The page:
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African-American ChristianityEssays in History
University of California PressCopyright © 1994 Paul Johnson
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Chapter OneAfrican-Americans, Exodus, and the American Israel Albert J. Raboteau
Canaan land is the land for me, And let God's saints come in. There was a wicked man, He kept them children in Egypt land. Canaan land is the land for me, And let God's saints come in. God did say to Moses one day, Say, Moses, go to Egypt land, And tell him to let my people go. Canaan land is the land for me, And let God's saints come in. -Slave Spiritual
In the encounter with European Christianity in its Protestant form in North America, enslaved Africans and their descendants encountered something new: a fully articulated ritual relationship with the Supreme Being, who was pictured in the book that the Christians called the Bible not just as the Creator and Ruler of the Cosmos, but also as the God of History, a God who lifted up and cast down nations and peoples, a God whose sovereign will was directing all things toward an ultimate end, drawing good out of evil. As the transplanted Africans reflected upon the evil that had befallen them and their parents, they increasingly turned to the language, symbols, and worldview of the Christian holy book. There they found a theology of history that helped them to make sense of their enslavement. One story in particular caught their attention and fascinated them with its implications and potential applications to their own situation: the story of Exodus. What they did with that ancient story of the Near East is the topic of this essay. I begin by surveying the history of evangelization among the slaves in order to situate and define the Christianity that confronted them in North America. Then I describe what slaves and free blacks made of Christianity by focusing on their interpretation of the Exodus story, an interpretation which differed drastically, as we shall see, from that of white Americans.
From the beginning of the Atlantic slave trade, Europeans claimed that the conversion of slaves to Christianity justified the enslavement of Africans. Yet the conversion of slaves was not a high priority for colonial planters. British colonists in North America proved especially indifferent, if not downright hostile, to the conversion of their slaves. At first, opposition was based on the suspicion that English law forbade the enslavement of Christians and so would require slaveholders to emancipate any slave who received baptism. Masters suspected that slaves would therefore seek to be baptized in order to gain freedom. These fears were quickly allayed by colonial legislation declaring that baptism did not alter slave status.
With the legal obstacles aside, slaveowners for the most part still demonstrated scant interest in converting their slaves. According to the common wisdom, Christianity spoiled slaves. Christian slaves thought too highly of themselves, became impudent, and even turned rebellious. Moreover, Anglo-Americans were troubled by a deep-seated uneasiness at the prospect that slaves would claim Christian fellowship with white people. Africans were foreign; to convert them was to make them more like the English and therefore deserving of better treatment. In fact religion, like language and skin color, constituted the colonists' identity. To Christianize black-skinned Africans, therefore, would confuse the distinctiveness of the races and threaten the social order based upon that distinctiveness. Finally, the labor, not the souls of the slaves, concerned most slaveholders. Peter Kalm, a Swedish traveler in America from 1748 to 1750, perceptively described the colonists' objections to religious instruction for slaves:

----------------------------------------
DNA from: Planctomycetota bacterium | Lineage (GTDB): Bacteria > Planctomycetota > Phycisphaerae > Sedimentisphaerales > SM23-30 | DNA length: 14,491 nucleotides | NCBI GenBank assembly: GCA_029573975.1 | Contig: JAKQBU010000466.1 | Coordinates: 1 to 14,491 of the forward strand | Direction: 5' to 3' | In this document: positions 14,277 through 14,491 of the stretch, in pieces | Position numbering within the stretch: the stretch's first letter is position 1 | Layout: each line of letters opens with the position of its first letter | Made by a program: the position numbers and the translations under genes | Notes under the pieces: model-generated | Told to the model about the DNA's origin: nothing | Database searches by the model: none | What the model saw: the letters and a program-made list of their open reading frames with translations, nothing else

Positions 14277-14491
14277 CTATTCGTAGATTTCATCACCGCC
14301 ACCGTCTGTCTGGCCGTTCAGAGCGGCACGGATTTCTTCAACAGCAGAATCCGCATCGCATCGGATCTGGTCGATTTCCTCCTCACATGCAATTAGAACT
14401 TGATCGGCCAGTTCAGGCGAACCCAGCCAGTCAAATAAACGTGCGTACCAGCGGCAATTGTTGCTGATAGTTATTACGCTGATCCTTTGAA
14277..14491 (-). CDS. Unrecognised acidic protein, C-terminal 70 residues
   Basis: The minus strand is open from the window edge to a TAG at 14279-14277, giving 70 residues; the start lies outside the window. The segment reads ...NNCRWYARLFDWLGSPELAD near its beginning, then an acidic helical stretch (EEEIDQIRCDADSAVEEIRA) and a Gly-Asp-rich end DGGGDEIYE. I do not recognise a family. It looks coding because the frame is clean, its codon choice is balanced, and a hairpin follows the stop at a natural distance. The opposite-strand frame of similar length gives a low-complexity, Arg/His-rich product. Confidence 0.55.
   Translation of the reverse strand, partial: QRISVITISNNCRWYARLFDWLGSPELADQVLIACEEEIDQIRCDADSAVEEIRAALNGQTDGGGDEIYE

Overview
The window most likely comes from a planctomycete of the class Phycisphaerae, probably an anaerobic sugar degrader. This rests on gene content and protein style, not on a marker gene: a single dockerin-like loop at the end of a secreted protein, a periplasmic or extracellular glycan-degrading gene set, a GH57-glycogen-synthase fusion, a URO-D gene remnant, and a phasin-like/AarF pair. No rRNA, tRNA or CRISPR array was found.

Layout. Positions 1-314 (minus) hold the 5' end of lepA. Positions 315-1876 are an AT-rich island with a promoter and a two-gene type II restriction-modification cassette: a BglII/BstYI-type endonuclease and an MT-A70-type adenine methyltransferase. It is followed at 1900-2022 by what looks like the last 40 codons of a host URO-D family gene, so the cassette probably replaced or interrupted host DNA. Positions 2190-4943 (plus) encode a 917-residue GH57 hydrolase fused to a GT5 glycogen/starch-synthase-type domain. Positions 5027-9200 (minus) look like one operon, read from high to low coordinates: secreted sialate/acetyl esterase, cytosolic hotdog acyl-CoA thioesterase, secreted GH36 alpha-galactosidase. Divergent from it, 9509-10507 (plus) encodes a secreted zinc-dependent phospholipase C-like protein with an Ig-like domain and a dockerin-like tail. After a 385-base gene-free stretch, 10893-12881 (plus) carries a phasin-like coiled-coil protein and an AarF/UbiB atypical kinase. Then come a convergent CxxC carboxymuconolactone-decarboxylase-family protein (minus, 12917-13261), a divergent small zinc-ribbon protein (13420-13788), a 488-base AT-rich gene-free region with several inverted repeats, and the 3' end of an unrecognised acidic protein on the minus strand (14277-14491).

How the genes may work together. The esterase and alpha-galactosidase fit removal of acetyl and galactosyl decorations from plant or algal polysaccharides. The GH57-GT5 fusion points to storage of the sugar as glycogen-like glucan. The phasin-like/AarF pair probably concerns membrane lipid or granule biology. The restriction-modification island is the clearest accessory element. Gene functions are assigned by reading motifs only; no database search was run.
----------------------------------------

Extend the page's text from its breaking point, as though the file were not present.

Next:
It is... to be pitied, that the masters of these negroes in most of the English colonies take little care of their spiritual welfare, and let them live on in their Pagan darkness. There are even some, who would be very ill pleased at, and would by all means hinder their negroes from being instructed in the doctrines of Christianity; to this they are partly led by the conceit of its being shameful, to have a spiritual brother or sister among so despicable a people; partly by thinking that they should not be able to keep their negroes so meanly afterwards; and partly through fear of the negroes growing too proud, on seeing themselves upon a level with their masters in religious matters. A concerted attack on these obstacles to slave conversion was mounted by the Church of England in 1701 when it established the Society for the Propagation of the Gospel in Foreign Parts to support missionaries to the colonies. The first task was to convince masters that they had a duty to instruct their slaves in the truths of the gospel. In tract after tract, widely distributed in the colonies, officers of the Society stressed the compatibility of Christianity with slavery. Masters need not fear that religion would ruin their slaves. On the contrary, Christianity would make them better slaves by convincing them to obey their owners out of a sense of moral duty instead of out of fear. After all, Society pamphlets explained, Christianity does not upset the social order, but supports it: "Scripture, far from making an alteration in Civil Rights, expressly directs that every man abide in the condition wherein he is called, with great indifference of mind concerning outward circumstances." To prove the point, they reiterated ad nauseam the verse from Ephesians (6:5): "Slaves be obedient to your masters." The missionaries thus denied that spiritual equality implied worldly equality; they restricted the egalitarian impulse of Christianity to the realm of the spirit. So, in effect, they built a religious foundation to support slavery. As the historian Winthrop Jordan aptly put it, "These clergymen had been forced by the circumstance of racial slavery in America into propagating the Gospel by presenting it as an attractive device for slave control."